Japanese clematis (Clematis terniflora) is a vigorous woody vine that has been used for landscaping in the southeastern United States since 1877. The plant has been recommended for landscape use in cold-hardy zones and is sometimes grown on trellises. Other common names include Sweet autumn virgin’s bower and autumn clematis.
Although native to Asia, Japanese clematis has naturalized and is considered invasive in many areas of the country, including Florida. Japanese clematis is currently classified by the Florida Exotic Plant Pest Council as a Category II Invasive Species. This designation indicates the plant has increased in abundance and frequency in natural areas, but has not altered native plant communities to the extent caused by a Category I species.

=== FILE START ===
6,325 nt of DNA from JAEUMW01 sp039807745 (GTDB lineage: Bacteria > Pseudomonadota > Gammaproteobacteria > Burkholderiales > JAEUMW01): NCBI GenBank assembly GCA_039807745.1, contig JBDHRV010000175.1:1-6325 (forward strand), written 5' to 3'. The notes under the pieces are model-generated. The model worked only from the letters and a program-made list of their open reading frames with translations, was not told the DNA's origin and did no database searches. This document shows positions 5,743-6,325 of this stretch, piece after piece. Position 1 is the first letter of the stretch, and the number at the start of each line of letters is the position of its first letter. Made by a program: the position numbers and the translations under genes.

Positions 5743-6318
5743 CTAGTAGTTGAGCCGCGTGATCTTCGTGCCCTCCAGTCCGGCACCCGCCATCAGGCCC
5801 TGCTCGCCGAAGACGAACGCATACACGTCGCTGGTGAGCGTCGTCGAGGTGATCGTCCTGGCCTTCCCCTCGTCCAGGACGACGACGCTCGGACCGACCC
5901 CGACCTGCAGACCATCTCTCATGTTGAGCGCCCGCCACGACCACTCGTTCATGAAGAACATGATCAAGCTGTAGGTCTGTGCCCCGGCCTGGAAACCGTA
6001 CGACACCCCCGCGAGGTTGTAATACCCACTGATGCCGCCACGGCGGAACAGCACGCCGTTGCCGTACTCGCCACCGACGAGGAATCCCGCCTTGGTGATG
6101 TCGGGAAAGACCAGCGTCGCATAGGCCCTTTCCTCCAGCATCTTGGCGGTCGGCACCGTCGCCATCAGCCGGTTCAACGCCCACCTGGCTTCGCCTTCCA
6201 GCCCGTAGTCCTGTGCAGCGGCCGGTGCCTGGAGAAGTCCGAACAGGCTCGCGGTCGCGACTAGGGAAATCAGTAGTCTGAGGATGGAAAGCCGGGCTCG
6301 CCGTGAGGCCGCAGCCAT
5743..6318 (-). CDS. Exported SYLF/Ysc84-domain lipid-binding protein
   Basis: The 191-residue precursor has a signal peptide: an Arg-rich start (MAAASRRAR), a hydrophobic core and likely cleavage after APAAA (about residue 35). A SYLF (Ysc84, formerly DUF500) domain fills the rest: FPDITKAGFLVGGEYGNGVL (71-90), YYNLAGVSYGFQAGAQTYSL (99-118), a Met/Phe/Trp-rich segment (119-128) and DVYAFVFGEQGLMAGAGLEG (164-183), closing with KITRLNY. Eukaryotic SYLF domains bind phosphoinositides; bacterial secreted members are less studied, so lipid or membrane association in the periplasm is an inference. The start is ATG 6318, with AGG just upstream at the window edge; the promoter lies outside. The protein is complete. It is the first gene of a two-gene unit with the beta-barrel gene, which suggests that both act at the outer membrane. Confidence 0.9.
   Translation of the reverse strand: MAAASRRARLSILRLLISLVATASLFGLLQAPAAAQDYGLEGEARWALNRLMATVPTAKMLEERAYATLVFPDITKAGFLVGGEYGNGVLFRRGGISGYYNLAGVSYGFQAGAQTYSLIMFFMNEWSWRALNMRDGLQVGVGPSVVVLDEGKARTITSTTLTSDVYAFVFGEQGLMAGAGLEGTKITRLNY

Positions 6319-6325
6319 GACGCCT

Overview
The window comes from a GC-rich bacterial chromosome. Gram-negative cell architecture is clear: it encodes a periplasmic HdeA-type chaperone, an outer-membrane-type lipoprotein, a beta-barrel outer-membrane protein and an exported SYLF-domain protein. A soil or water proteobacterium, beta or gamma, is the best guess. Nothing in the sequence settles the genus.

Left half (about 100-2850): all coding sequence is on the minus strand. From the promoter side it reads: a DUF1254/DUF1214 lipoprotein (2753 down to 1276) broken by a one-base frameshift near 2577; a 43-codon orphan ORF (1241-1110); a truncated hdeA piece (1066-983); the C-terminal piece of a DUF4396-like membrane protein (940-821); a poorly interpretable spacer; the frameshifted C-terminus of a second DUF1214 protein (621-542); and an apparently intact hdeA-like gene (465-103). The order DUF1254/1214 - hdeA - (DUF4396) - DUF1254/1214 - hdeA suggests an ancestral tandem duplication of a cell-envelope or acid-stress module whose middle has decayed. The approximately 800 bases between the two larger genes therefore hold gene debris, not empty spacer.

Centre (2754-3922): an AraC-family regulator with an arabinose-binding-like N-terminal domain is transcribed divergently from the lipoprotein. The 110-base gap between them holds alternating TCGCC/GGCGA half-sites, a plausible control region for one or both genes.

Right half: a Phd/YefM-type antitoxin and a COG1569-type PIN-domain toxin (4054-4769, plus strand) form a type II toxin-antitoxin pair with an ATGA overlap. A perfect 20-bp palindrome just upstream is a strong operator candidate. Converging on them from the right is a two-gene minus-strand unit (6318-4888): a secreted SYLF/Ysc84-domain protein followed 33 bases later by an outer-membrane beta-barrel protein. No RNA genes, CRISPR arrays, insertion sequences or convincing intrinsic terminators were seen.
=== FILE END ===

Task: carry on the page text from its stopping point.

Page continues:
In natural areas, Japanese clematis typically invades along roadsides and thickets, as well as along the edges of woods near creeks. It also grows well in the well-shaded understory of forests. Two native species of similar-looking Clematis also occur throughout northern and central Florida: virginsbower (C. virginiana) and satincurls (C. catesbyana). Toothed leaves distinguish each of these native species from Japanese clematis.
Text excerpted from UF-IFAS EDIS Publication SS AGR 309, Japanese clematis, Clematis terniflora (D.C.) Ranunculaceae by Michael Meisenburg, Ken Langeland, and Kurt Vollmer.